In the frenetic sci-fi thriller Total Recall, Colin Farrell portrays an ordinary schmoe living a quotidian existence of factory grunt work, cheap beer, and quiet desperation—albeit on a dying Earth in the year 2084. But when the character impulsively decides to incept some happy memories into his brain through a fanciful service called Rekall, he discovers his life is a lie—an elaborate fantasy conjured by high-tech brainwashing—and that he must in turn battle valiantly to right his misdirected course and redefine his existence.
That plotline serves as a convenient metaphor for what Farrell now faces in returning to the type of big-budget blockbuster that established him on Hollywood’s A-list more than a decade ago. It’s been six years since multiplex audiences have seen the Irish actor’s star power shine in a big-budget popcorn film, his flinty performance in 2006’s Miami Vice serving as a kind of turning point in his career. That year held a trifecta of misfortune for the hard-partying heartthrob: a sex tape featuring Farrell and a Playboy playmate made the Internet rounds, he completed a short stint in rehab for drug and alcohol abuse, and began a longer stay in Hollywood’s unofficial movie jail with plum roles in event films suddenly off limits to him.
“I had burned so many bridges in the film industry that I couldn’t get a f--king meeting,” Farrell admits in the British edition of Men’s Health this month.
Viewed in that light, Total Recall—a high-octane, $200 million reboot of Arnold Schwarznegger’s 1990 blockbuster that arrives in theaters today—represents a kind of hail mary for Farrell, 36. It marks his second run at Hollywood glory, looking for a Robert Downey Jr.–like turnaround. That talented but troubled acting wunderkind succeeded in transforming himself from an unemployable mess of drug and drinking excess to one of moviedom’s most bankable action stars.
On the downside, however, pre-release tracking reports indicate less than blockbuster audience anticipation for Total Recall and the all-too-real potential that the film could fizzle at the box office, spelling bad news for Farrell’s comeback bid. Nonetheless, the fresh start seems to have imbued Farrell with uncharacteristic humility.
The verdict is in: Ramin Setoodeh and Peter Travers review 'Total Recall.'
“I started my career very young, and for years, I went around thinking, ‘I don’t care if anyone likes it!’ That’s absolute horses—t,” Farrell said in a recent Miami Herald interview. “I’ve come to understand that I do care. I don’t live or die by it. But every time you walk onto a set, you kind of want people to go and see your movie … you want them to like it too.”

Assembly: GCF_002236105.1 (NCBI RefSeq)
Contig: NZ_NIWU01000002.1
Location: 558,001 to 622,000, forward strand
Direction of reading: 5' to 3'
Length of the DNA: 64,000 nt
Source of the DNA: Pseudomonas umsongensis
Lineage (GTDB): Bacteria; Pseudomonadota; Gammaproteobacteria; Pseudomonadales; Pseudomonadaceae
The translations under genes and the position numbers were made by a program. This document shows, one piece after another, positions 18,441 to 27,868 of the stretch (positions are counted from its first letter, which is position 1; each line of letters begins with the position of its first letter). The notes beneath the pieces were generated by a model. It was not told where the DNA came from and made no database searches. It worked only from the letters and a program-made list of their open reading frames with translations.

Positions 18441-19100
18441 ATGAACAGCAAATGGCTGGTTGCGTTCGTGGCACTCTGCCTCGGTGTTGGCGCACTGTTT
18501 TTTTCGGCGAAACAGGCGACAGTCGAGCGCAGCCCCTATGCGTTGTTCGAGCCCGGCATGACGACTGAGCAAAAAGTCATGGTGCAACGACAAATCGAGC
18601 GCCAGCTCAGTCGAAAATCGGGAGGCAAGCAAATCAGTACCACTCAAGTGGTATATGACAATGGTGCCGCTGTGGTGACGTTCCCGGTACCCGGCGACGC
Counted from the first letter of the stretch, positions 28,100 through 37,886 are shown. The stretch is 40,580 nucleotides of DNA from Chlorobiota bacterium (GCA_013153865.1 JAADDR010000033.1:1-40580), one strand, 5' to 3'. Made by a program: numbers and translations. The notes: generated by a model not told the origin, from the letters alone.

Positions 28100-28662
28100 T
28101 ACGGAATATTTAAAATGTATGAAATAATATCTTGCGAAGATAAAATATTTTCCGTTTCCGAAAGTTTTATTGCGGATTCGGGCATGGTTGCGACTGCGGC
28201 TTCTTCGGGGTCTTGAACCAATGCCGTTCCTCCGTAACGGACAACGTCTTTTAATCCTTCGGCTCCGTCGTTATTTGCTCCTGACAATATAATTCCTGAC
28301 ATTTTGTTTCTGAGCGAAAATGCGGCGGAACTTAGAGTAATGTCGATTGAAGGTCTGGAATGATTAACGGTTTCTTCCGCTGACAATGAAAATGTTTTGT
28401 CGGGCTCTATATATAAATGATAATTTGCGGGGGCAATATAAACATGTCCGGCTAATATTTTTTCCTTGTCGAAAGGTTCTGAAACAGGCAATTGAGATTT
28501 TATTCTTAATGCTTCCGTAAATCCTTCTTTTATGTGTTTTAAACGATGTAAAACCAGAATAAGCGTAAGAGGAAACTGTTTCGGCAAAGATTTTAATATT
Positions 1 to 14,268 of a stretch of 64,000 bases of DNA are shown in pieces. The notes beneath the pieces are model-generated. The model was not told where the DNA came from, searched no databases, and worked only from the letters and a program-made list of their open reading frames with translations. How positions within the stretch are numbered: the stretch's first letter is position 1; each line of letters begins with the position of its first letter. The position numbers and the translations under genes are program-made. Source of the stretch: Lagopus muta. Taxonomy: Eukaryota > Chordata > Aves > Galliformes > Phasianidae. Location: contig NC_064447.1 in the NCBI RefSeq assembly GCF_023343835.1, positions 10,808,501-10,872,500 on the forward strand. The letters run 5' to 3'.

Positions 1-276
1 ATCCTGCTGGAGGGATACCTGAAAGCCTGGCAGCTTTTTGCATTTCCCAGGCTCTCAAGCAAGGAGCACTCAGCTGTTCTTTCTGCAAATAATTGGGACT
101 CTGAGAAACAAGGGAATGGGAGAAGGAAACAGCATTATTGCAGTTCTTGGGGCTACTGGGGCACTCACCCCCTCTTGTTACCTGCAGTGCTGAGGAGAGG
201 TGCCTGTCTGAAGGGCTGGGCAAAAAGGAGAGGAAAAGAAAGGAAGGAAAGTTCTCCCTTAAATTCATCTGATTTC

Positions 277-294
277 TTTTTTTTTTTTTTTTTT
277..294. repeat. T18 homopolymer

Farrell’s career began on a lark and heated up quickly. The son of a professional Irish soccer player, he initially set out to make a career in sports, but instead followed his older brother into acting school. From there, the young thespian found parts in small movies and London theater productions—which is where Kevin Spacey caught Farrell’s performance in a play. The Usual Suspects star suggested him to director Joel Schumacher, who cast Farrell in the 2000 soldier drama, Tigerland.
Then, in short order, came a series of increasingly coveted parts: a P.O.W. in the Bruce Willis star vehicle Hart’s War and a rookie spy opposite Al Pacino (Farrell’s movie idol) in The Recruit. Steven Spielberg cherry-picked the actor to portray Tom Cruise’s hard-charging nemesis in the 2002 sci-fi thriller Minority Report, while American auteur Terrence Malick hired Farrell to portray Captain John Smith in the elegiac historical drama The New World.
Farrell unsheathed his full frontal glory in the small indie movie A Home at the End of the World. And the actor suffered a bad platinum-blond dye job to portray Alexander the Great in Oliver Stone’s 2004 epic fiasco, Alexander. “[T]hink early Sean Penn with Brad Pitt’s glamour and you have a sense of how big his future could be,” The New York Times trumpeted in a feature titled “A User’s Guide to Colin Farrell”.